• [Added after the survey was closed] While the survey is long closed, I think it might be worth noting that a "context section" feature has been recently added by me to the r citation template in the English Wikipedia. Among many other things it allows to define a (possible non-continuous) section in the same way as with ref supports2 and will display this as a tooltip when hovering with the mouse over the superscript link where the citation was invoked. The name of the context section can be given as a parameter value, but by default the template will derive a (practically) unique name itself from the name=, group= and various in-source-location parameters. Using CSS, it might be possible to further improve this in the future so that the marked text in the article gets highlighted when hovering over the reference link.
Since it was mentioned elsewhere inhere as well that annotations would be a desirable feature to have, I'd like to mention that r also implements some kind of annotation system now to define various kinds of annotations (page numbers, quotations, other commentary, sub-references or even other citations) as part of the citation template's invocation, and the template will display parts of this information in form of a tooltip when hovering over the reference link and optionally also combine it into the full citation defined elsewhere where it will be appended at the end of the original definition.
While both features aren't exactly what was asked for in this thread, they still might be useful for some. --Matthiaspaul (talk) 15:06, 24 September 2021 (UTC)Reply[reply]

Voting

Thanks for the long-term support :) Making the source text more complex is currently the only editing option. The proposal explicitly aims to get away from that. MichaelMaggs (talk) 09:23, 9 December 2020 (UTC)Reply[reply]

Re-use citations with changed page number in visual editor

  • Problem: In visual editor, there is no simple way how to copy (re-use) existing citation and only change a page number in it. Instead, one is forced to fill the citation form again (with all but one parameters the same) which is annoying.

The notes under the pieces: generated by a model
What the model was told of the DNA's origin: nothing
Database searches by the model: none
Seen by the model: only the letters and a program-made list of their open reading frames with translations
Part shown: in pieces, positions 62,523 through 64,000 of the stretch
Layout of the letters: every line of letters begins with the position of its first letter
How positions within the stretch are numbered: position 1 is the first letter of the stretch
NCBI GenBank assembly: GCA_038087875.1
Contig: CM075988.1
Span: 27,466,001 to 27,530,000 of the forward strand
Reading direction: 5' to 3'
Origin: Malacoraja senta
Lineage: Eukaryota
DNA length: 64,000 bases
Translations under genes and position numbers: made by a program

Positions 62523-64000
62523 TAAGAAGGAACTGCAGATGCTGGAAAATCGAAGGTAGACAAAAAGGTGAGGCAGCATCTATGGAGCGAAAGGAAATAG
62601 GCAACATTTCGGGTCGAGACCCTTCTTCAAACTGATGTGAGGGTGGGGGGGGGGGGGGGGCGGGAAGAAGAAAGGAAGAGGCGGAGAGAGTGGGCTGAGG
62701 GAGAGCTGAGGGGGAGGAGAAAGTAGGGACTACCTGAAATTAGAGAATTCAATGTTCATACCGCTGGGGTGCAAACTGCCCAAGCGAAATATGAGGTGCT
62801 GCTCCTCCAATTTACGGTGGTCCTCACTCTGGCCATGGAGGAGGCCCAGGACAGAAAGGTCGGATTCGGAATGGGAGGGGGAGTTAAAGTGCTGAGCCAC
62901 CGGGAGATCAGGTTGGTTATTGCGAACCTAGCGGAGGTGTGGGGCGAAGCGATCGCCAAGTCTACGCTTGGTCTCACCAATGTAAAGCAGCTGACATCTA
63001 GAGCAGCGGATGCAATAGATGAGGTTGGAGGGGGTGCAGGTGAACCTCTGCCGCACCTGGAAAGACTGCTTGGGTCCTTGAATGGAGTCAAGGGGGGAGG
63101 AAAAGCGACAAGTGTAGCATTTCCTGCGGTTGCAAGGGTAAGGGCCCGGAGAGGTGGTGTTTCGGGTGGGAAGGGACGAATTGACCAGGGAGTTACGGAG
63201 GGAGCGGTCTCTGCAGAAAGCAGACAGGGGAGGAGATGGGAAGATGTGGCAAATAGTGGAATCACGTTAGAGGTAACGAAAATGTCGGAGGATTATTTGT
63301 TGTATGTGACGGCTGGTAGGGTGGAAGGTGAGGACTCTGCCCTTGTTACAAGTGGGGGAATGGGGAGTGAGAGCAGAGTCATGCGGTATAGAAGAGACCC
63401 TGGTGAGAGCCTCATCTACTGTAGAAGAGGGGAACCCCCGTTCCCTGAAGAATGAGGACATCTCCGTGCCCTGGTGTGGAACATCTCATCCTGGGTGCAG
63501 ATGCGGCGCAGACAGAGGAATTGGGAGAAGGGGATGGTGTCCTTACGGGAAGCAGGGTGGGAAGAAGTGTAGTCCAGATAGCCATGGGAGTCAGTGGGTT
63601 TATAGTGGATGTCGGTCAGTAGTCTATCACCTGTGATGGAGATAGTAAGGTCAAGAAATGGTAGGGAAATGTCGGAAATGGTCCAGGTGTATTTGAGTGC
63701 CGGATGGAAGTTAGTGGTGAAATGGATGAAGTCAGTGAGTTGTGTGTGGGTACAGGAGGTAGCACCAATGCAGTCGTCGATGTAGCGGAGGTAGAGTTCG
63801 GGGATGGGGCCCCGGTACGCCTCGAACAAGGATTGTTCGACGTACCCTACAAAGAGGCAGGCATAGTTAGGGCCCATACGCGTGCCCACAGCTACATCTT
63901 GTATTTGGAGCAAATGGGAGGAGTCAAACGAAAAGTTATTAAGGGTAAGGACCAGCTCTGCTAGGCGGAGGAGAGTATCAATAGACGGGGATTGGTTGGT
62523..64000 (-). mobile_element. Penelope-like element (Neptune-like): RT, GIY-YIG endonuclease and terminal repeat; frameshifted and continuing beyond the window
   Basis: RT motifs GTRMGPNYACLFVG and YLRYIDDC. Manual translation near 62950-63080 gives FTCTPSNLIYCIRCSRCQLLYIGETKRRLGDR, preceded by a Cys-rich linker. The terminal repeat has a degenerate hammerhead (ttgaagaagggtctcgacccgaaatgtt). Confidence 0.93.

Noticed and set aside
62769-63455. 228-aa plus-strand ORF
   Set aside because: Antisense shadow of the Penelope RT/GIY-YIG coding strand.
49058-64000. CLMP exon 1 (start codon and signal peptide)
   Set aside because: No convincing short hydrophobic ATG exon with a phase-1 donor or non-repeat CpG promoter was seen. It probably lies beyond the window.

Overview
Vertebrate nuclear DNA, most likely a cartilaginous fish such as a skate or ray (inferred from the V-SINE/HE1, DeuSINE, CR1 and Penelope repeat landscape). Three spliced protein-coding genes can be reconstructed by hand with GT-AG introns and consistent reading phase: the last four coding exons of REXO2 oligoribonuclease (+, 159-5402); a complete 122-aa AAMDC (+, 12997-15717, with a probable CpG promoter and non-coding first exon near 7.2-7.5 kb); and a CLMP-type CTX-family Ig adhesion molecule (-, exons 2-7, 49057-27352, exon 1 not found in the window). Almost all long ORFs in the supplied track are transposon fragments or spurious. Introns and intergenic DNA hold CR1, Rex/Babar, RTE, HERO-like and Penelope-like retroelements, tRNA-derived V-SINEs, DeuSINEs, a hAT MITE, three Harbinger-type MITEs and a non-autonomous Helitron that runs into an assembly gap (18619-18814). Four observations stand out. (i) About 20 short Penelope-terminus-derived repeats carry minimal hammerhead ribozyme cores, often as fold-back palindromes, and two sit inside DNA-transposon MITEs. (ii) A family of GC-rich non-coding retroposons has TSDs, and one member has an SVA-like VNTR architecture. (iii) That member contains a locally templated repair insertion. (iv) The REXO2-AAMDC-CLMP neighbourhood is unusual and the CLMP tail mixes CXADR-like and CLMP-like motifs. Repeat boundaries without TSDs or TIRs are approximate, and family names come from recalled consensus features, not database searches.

• Who would benefit: All editors using visual editor. Power users will save a lot of time. New users will not be in danger to use the current re-use function in a wrong way (re-using a citation, changing a page number and not knowing that the page number is now changed in the first appearance as well).
  • Proposed solution: In "Add a citation" dialog, there are three options: Automatic, Manual and Re-use. Within a Re-use option, there is a list of current citations. There should be additional options: re-use without changes and re-use with changes (maybe better wording needed). The first option will copy the citation and close the dialog, the latter will open a dialog with the filled cite template, allowing to change any parameter (the Page(s) cited parameter could be pre-selected) and insert as a new citation.
  • More comments:
  • Phabricator tickets: T96536
  • Proposer: Vojtěch Veselý (talk) 03:40, 18 November 2020 (UTC)Reply[reply]

Discussion

  • This is being worked by book referencing design by WMDE on a parallel path (particularly phab:T245299) and is accordingly probably out of scope for CommTech. (And the task you linked should probably be closed or retargeted.) --Izno (talk) 05:12, 18 November 2020 (UTC)Reply[reply]
  • This is not relevant just for the special case of changing a page number, which can indeed be addressed by other means in some circumstances. This problem also exists when I want to create any similar reference, e.g. an article cites from several articles in the same online newspaper, but the automatic citation generator is so wrong with this particular source (such as choosing the wrong citation template), that it is much easier for me to copy and modify another existing reference (pointing to another article but in the same source) already present in the same article. --Blahma (talk) 22:05, 18 November 2020 (UTC)Reply[reply]